This series offers an alternative perspective to the traditional view of The Great Wall of China, and was created as a juxtaposition to Walking the Wall ( see the project entitled The Season of Tea).
The two groupings could not be more different. One is rich in detail and texture; the other, canvases of solid colours and apparent "smooth" surfaces. One, in close up, conveys the immediacy and experience of standing on the wall and "being there"; the other, an observation of the wall from a distance. One, showing pleasing curves and magnificent stones; the other - even from afar - makes clear the crumbling remnants of the original structure in a landscape that almost dwarfs it. And lastly, one still ripe with romance; the other, portraying an almost sterile picture of a time long, long passed, tinged with a subtle cynicism that we find value in a deteriorating remnant of history.
Both are valid, and not necessarily mutually exclusive. I leave it for the viewer to decide how they feel about the respective interpretations, and which aesthetic they prefer.Digital Photography, Fine Arts, Photography2014
The Season of Tea is a selection of images from an all too brief stay in China. Three series from the collection are included here: Fishing Village in the Rain, The Harbour, and Walking the Wall. While not unexpected subjects, these images want to engage the viewer with sumptuous colours, deep contrasts, sensual shapes, and textures that range from matt skies to prickly foliage to crumbling stone and moisture drenched air. Nothing is silent, and nothing is still. Flags flutter in the storm and boat masts clang in the wind; Hong Kong breathes even as it sleeps; and footsteps of past armies echo, even though the Great Wall shows no human life.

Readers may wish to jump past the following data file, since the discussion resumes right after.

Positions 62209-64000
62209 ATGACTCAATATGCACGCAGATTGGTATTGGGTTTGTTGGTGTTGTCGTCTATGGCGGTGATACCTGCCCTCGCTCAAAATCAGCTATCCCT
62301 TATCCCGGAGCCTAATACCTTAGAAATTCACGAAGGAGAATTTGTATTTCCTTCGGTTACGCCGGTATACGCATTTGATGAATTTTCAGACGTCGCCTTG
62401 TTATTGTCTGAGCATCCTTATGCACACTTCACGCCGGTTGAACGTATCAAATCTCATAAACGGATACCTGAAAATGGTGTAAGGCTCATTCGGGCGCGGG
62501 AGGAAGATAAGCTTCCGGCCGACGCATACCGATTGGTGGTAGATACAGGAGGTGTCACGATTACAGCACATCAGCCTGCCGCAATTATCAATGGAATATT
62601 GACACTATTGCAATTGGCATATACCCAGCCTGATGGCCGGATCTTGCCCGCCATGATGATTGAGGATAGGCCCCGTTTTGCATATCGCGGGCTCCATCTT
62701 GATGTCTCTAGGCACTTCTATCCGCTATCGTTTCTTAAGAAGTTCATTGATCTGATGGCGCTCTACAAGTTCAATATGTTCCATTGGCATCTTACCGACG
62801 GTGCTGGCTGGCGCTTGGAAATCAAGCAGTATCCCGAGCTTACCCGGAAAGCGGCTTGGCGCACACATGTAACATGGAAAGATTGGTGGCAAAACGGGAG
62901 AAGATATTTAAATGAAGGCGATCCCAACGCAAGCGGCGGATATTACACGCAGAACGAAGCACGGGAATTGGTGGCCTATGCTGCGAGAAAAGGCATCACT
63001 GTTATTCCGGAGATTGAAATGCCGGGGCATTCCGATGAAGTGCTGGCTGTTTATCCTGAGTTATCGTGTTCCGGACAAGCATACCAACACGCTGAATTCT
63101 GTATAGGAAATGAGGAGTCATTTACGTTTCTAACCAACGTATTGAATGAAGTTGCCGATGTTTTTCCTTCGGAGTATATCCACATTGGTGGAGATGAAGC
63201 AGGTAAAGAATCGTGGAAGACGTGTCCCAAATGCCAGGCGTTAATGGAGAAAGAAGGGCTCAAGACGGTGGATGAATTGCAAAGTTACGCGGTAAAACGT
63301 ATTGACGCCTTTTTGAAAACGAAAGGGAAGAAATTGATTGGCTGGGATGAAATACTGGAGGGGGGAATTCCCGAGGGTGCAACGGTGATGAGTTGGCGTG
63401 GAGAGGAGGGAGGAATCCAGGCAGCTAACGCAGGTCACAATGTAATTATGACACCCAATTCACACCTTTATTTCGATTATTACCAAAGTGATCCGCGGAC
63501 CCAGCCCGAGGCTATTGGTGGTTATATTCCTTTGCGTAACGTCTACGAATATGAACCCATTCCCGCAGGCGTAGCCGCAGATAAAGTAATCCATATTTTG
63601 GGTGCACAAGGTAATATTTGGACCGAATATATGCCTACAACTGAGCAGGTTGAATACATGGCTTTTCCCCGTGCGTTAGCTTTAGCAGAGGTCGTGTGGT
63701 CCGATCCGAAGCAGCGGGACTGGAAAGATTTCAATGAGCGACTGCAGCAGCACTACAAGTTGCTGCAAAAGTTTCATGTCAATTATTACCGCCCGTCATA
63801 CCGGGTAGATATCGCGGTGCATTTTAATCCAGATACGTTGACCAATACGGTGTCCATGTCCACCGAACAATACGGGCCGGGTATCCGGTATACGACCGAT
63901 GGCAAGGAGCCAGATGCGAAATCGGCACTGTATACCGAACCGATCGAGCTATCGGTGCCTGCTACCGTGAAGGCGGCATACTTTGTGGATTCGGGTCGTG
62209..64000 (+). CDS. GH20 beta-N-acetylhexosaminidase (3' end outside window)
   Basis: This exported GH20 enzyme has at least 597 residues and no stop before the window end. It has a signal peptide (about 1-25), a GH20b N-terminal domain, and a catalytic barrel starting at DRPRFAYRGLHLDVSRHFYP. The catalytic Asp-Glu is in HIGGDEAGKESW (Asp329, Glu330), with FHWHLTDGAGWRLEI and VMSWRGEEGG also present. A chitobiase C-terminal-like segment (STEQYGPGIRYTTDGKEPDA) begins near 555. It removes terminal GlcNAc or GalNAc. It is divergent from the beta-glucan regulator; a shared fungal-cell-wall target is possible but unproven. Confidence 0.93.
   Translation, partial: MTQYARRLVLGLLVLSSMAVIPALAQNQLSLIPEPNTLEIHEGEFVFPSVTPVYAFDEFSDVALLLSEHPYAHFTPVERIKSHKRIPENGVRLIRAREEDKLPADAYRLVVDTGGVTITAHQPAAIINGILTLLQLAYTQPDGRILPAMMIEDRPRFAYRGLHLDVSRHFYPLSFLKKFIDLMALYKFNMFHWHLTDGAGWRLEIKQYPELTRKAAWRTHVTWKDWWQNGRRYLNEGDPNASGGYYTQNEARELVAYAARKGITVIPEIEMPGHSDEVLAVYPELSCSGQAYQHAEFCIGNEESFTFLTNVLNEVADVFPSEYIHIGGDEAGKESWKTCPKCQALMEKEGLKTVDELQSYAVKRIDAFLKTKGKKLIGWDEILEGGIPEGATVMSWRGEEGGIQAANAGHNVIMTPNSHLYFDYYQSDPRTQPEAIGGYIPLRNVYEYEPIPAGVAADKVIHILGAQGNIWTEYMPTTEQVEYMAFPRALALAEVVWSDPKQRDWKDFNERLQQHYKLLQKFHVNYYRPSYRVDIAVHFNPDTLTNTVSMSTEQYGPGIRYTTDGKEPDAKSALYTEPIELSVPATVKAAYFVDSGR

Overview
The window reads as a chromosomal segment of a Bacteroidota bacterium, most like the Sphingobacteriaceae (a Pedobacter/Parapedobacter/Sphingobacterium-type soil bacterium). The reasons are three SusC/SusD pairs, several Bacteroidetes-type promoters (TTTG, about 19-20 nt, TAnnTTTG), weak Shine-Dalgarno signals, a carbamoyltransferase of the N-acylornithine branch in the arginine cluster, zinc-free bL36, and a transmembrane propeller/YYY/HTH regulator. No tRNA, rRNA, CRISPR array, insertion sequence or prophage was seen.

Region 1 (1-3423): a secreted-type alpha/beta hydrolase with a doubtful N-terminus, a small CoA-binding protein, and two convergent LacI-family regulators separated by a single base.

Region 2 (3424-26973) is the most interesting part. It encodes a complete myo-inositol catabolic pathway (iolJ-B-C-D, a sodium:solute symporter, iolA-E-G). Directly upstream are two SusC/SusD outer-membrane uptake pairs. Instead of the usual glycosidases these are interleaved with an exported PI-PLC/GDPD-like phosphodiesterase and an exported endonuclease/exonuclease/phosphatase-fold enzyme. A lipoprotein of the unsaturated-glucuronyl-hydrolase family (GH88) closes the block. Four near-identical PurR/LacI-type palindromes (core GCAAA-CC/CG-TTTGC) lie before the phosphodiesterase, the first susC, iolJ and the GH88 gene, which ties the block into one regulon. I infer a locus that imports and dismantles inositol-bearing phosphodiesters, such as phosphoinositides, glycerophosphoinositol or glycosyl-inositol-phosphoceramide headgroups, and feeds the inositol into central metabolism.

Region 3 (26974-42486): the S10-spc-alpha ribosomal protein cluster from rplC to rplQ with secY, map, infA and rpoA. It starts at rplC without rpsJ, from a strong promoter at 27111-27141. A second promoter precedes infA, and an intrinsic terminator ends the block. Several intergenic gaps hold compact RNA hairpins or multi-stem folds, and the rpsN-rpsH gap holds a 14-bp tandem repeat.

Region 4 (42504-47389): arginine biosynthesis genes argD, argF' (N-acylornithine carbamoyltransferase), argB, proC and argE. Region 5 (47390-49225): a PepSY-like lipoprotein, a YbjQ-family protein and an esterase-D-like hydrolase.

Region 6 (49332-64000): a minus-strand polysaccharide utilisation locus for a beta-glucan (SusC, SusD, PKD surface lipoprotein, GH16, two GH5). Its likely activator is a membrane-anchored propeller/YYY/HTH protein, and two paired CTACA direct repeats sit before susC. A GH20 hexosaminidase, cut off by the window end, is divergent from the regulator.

Other series posted from this collection include Tea Over China, featuring images taken from the air, and There Are No Ghosts, an interpretation of the Great Wall in stark contrast to the romantic depiction with which we are most familiar.Digital Photography, Fine Arts, Photography2014
Taken from the air, these images offer a stunning perspective of China’s topography, and reaffirm the simple truth from which we cannot escape: the most wondrous art is found on the canvas we call Earth.Digital Photography, Fine Arts, Photography2014
Every year, my friend, curator/cultural consultant John Vollmer, sends a Chinese New Year card to his clients and colleagues around the world. This year, the Year of the Horse, the card was a collaboration: my image, and John's wonderful, image-rich text.
John's message below:
"For a thousand years, China’s ruling elite prized the tianma, or heavenly steeds of Central Asia. They imported these splendid animals, often with their foreign grooms and trainers, from the pasturelands of Ferghana, now Uzbekistan. Like today’s private jets, tianma celebrated the status of their owners in life. In death, sculptures and ceramic models accompanied their owners. The seventh century Taizong emperor commissioned six stone reliefs to decorate his tomb, each commemorating a favorite warhorse.